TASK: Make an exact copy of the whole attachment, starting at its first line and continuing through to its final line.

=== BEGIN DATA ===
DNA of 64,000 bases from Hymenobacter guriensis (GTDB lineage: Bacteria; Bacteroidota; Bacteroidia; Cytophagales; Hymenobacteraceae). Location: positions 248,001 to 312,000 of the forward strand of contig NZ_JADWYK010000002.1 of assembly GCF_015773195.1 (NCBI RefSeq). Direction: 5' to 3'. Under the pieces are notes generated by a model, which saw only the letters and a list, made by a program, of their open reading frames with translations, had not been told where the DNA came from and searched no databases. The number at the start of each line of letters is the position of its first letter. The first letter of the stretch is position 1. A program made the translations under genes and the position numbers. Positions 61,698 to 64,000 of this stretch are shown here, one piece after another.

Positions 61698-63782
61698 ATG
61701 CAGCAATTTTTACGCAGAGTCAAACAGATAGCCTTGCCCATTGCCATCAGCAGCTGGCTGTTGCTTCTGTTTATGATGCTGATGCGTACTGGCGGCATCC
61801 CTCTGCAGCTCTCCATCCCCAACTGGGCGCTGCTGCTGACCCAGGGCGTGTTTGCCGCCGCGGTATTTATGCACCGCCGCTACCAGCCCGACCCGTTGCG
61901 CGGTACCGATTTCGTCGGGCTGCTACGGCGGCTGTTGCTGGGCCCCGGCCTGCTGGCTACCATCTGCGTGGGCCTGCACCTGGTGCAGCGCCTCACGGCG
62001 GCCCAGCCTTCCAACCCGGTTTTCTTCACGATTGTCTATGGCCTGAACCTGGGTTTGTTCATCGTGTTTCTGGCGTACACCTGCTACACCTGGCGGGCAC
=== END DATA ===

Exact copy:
DNA of 64,000 bases from Hymenobacter guriensis (GTDB lineage: Bacteria; Bacteroidota; Bacteroidia; Cytophagales; Hymenobacteraceae). Location: positions 248,001 to 312,000 of the forward strand of contig NZ_JADWYK010000002.1 of assembly GCF_015773195.1 (NCBI RefSeq). Direction: 5' to 3'. Under the pieces are notes generated by a model, which saw only the letters and a list, made by a program, of their open reading frames with translations, had not been told where the DNA came from and searched no databases. The number at the start of each line of letters is the position of its first letter. The first letter of the stretch is position 1. A program made the translations under genes and the position numbers. Positions 61,698 to 64,000 of this stretch are shown here, one piece after another.

Positions 61698-63782
61698 ATG
61701 CAGCAATTTTTACGCAGAGTCAAACAGATAGCCTTGCCCATTGCCATCAGCAGCTGGCTGTTGCTTCTGTTTATGATGCTGATGCGTACTGGCGGCATCC
61801 CTCTGCAGCTCTCCATCCCCAACTGGGCGCTGCTGCTGACCCAGGGCGTGTTTGCCGCCGCGGTATTTATGCACCGCCGCTACCAGCCCGACCCGTTGCG
61901 CGGTACCGATTTCGTCGGGCTGCTACGGCGGCTGTTGCTGGGCCCCGGCCTGCTGGCTACCATCTGCGTGGGCCTGCACCTGGTGCAGCGCCTCACGGCG
62001 GCCCAGCCTTCCAACCCGGTTTTCTTCACGATTGTCTATGGCCTGAACCTGGGTTTGTTCATCGTGTTTCTGGCGTACACCTGCTACACCTGGCGGGCAC